Sooner or later, death comes to visit us all. No matter how much we deny it, we can’t escape it. Hopefully, it is patient – waiting quietly in the wings as we live life brilliantly. But often, it is an impatient companion… touching us too soon and demanding that we feel its presence.
Death and I first met in 8th grade over Easter vacation. It announced itself when my choir director called. I remember Miki as a quiet, bright young girl who sent me 10 candy grams that Valentines Day, as she knew I had not received many the year before. She left suddenly and too soon. And since that day, I’ve met Death too many times. Generally, it’s been unwelcome but expected.
But tonight, my heart aches for a friend of mine. He’s lost a brother.
Last night, a young man laid down to rest. He didn’t get up this morning.
There is no reason. No cause. Just a few words to his loved one, and then silence.
Perhaps in the coming days or weeks, there will be an answer. Why? There will still be pain, and there will still be those last words.
Death expected allows us to prepare. Something like this though is a visceral reminder of how fragile life is. How brief. How words matter.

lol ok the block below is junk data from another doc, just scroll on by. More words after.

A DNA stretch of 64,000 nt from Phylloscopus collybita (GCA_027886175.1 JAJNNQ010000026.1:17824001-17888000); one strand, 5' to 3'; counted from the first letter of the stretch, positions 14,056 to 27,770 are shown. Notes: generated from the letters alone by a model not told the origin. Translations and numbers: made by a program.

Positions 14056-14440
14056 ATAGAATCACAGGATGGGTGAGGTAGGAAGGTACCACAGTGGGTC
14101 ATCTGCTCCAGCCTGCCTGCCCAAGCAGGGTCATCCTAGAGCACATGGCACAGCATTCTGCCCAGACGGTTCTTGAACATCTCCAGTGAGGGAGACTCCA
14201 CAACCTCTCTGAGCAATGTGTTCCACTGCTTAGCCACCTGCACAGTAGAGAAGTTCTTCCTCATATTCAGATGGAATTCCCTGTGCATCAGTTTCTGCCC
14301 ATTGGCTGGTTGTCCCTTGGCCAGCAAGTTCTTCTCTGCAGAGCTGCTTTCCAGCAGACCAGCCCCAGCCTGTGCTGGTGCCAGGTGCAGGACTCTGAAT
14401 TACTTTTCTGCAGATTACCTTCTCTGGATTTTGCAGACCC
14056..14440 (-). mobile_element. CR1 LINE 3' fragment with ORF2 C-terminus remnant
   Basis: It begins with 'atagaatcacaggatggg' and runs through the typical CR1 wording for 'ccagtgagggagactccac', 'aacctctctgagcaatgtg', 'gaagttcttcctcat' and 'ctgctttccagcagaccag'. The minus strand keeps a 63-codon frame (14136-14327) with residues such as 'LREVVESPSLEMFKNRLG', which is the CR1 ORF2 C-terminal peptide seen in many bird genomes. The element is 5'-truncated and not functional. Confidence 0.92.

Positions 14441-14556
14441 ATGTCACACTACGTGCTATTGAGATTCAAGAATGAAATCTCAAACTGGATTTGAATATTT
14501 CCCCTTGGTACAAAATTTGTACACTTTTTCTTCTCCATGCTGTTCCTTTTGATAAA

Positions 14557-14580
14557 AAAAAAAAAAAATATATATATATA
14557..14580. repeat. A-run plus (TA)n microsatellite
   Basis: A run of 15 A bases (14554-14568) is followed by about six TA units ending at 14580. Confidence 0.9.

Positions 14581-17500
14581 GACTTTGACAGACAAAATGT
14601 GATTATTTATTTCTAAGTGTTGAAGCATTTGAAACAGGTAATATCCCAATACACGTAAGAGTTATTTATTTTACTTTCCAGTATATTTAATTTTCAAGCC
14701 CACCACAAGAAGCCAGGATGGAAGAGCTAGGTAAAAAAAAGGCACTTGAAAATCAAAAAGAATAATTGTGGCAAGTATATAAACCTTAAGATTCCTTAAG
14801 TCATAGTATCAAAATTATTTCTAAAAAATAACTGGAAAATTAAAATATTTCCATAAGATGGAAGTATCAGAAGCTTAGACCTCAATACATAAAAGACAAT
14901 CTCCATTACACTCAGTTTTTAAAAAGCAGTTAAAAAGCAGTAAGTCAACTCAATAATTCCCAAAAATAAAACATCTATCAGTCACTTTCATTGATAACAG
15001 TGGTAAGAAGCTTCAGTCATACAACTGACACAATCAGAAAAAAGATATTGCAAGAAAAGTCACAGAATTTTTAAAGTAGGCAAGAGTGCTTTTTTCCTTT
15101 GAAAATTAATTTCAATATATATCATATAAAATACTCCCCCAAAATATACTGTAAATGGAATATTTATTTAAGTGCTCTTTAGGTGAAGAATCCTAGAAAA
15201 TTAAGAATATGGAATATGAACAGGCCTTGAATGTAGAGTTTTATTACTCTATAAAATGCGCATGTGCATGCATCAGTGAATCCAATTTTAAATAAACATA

When I became a parent, I “prepared”. I wrote wills, established trusts – documenting the who, what and how of the days and months after I am gone. But what about the days before? Am I ready? Are you?
We take life for granted. Our routines are comfortable. We wander through the days and years of our lives, going through the motions. Enjoying things. Wasting things. Wasting time. Wasting words.
Words have great power.
The last words I said to Miki years ago were “see you in a week.” That never happened.
The last words I typed to a friend of mine who died in a car crash were “Love ya.” Those were good.
The last words I said to my Gramma were an apology, and “I’ll come next weekend instead.” I will regret those forever.
Last night, someone said words that were final. I hurt for the people who love him.
They say that actions speak louder than words. But words matter. Yours matter. Share them. Don’t regret them.
We say in my home lately, “practice being kind, not always being right.” But share your kind words too. Be generous. Give more. Give back. Time may be great or it may be scarce. I’m reminded again. When your journey on this earth is through, there will be many people who love you that are left behind. Many miles they would travel to be where you are then, but tonight, they are only a breath away.